The dollar index is stronger at 95.35 up from Tuesday’s level of 94.88. The euro is stabilizing today at $1.1135 but has fallen from Tuesday’s $1.1190. ‘Brutal’ falls seen on Tuesday after the ECB said that they will increase QE in months when liquidity is low in holiday months make central banks unhappy, so the path to $1 on the euro will be extended in a smooth manner, but we still expect it to happen as Draghi wants. It is unlikely that the U.S. will condone this as they are visibly suffering on the export front.  But what can they do? Will gold walk its own road then?

Often we think that governments and central banks just react to situations including on the financial front. Governments are full of intelligent well educated people who are constantly looking ahead and planning for potential situations. They are rarely caught by surprise. We are sure they have mapped out the future path of the dollar and its role in global finance.

Likewise, so have the Chinese. The two think differently from different viewpoints with different objectives. The Chinese want to quietly move into a strong global position with the Yuan and the dollar wishes to remain all powerful. The question we need answers to, concern the extent of the disturbance that will happen as events unfold. Will these two ‘tectonic plates’ of influence smooth transformation or will there be earthquakes and financial tsunamis. The first answers will come in the next ten days, and gold?

Please note, the Chinese have embraced gold!

Julian D.W. Phillips for the Gold & Silver Forecasters – www.goldforecaster.com and www.silverforecaster.com

Could 2015 be a most exciting year for gold and silver?

Julian Phillips’ intuitive understanding of what is driving the global gold and silver prices

We are starting to see the world’s markets synchronizing much more now than ever before. The statement from Janet Yellen, Chairlady of the Fed, that equity markets were high, set off alarm bells all over the world’s markets. She is aware that when prices of both bonds and equities are far ahead of prospective profits and being driven up by investors seeking yield and not prospects, they are vulnerable to a crash. Translated this means that markets are in ‘bubble’ territory. The subsequent sell off across the globe may well continue. Why did she make this statement? To us it is an attempt to pre-empt a major sell off once interest rates begin rising. The Fed’s greatest fear is that once they begin raising rates markets will overreact. So expect more of such statements.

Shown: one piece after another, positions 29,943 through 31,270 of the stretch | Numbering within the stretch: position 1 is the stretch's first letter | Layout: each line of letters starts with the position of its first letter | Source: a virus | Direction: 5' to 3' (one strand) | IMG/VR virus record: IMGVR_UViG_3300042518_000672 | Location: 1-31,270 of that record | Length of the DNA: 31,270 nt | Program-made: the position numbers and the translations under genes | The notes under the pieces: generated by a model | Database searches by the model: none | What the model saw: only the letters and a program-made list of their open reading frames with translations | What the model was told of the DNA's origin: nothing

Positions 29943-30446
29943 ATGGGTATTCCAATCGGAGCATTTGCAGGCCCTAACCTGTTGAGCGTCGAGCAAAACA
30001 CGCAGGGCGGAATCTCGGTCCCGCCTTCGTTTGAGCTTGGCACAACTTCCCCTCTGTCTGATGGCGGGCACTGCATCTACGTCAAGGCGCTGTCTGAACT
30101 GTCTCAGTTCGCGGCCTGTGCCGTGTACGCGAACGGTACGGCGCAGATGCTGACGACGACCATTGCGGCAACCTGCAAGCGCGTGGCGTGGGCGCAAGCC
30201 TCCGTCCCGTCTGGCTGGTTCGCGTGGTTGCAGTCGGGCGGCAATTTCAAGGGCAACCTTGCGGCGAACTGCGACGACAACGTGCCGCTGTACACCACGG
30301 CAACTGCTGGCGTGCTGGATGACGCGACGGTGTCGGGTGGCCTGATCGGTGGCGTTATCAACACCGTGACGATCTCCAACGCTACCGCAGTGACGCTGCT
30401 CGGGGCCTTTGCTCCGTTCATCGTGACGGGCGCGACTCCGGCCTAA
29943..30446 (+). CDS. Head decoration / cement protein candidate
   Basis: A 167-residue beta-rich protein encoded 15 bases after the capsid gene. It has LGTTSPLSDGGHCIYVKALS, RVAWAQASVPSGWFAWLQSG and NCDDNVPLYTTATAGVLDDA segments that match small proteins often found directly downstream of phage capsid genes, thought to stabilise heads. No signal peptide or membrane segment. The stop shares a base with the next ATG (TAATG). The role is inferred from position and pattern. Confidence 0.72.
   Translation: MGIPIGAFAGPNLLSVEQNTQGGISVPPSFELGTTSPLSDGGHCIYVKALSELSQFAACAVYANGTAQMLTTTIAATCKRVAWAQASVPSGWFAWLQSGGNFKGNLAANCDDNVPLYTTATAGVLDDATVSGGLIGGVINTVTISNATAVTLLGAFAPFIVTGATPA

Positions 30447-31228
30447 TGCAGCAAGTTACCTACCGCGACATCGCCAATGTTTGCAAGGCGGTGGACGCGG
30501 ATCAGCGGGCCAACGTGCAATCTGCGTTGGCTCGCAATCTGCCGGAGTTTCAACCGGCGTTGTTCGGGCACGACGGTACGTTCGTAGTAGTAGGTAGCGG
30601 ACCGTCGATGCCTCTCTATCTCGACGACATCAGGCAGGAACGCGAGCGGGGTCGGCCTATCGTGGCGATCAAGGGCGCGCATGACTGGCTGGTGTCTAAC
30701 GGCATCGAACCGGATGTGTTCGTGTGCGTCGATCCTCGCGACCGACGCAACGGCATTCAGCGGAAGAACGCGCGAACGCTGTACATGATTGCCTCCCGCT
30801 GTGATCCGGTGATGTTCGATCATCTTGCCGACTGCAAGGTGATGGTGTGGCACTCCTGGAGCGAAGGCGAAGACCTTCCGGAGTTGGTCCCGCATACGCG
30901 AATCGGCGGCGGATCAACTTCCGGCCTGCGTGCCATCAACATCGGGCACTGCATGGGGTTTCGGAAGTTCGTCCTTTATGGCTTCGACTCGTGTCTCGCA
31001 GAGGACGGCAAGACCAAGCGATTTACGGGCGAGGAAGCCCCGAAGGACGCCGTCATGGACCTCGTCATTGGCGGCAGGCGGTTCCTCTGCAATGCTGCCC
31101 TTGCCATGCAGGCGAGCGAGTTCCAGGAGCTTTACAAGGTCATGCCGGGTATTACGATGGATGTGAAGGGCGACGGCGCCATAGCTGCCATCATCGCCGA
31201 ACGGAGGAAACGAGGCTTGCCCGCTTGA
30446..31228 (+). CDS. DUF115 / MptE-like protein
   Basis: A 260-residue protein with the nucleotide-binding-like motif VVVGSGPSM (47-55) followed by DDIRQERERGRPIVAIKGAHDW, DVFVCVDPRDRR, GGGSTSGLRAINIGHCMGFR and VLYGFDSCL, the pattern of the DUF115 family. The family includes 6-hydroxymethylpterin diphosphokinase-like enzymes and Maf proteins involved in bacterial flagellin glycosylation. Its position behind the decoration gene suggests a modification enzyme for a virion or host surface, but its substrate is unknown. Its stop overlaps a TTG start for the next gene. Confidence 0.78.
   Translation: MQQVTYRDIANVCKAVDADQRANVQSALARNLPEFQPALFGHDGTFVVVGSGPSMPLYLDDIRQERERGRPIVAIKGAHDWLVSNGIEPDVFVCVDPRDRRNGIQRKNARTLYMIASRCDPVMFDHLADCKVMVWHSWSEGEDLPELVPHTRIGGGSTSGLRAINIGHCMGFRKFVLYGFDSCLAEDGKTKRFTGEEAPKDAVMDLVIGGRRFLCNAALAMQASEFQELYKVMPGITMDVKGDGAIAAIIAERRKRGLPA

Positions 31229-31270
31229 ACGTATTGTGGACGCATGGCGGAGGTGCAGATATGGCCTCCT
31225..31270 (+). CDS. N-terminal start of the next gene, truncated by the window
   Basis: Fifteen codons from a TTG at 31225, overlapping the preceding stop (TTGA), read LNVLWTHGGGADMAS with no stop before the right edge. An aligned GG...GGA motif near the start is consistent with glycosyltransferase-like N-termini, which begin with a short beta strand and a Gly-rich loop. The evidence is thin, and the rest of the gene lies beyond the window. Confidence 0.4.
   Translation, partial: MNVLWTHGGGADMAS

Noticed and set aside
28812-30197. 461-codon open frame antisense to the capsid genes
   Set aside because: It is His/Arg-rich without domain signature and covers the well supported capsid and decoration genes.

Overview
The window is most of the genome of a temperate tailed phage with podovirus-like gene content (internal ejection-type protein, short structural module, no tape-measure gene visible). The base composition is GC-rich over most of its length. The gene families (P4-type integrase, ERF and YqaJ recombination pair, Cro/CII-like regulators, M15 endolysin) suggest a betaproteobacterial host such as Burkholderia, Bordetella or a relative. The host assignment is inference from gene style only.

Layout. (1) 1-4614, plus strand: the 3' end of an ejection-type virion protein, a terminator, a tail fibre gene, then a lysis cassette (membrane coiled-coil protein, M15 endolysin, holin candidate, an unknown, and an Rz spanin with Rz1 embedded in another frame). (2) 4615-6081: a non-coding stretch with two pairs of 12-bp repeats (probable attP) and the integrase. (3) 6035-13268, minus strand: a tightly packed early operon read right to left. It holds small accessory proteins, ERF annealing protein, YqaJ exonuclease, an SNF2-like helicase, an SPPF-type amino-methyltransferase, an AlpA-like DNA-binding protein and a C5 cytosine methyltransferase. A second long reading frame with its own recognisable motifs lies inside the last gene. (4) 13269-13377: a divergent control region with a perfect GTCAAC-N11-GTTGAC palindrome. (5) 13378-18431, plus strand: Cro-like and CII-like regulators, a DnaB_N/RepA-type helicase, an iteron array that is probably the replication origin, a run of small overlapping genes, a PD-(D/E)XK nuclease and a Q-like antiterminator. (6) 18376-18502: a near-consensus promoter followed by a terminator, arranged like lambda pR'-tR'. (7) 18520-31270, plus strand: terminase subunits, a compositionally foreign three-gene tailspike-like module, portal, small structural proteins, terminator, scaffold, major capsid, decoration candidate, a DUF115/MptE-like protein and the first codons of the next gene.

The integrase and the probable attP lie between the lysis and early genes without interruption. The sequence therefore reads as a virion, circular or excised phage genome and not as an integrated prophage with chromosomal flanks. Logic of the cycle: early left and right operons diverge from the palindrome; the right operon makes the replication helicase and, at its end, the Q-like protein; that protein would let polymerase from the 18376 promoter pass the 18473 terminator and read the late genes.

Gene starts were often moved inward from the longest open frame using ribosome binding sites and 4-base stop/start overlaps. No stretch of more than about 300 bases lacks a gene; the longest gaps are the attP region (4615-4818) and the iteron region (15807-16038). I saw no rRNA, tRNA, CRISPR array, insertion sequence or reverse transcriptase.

This does not explain the $10 drop in gold in China or does it? Dealers lower prices if they expect to be met by sellers because of Janet Yellen’s comments, across the world. This marking down of prices could change in a heartbeat, once any potential selling is completed. But we must be careful not to see too much in these small moves, because Chinese demand will remain unabated.

Attempts to drive gold and silver prices down continue but have been frustrated by Asian demand. This frustration is likely to continue as west battles east on this subject, but once a clear direction is determined we could see 2015 producing one of gold and silver’s most exciting years.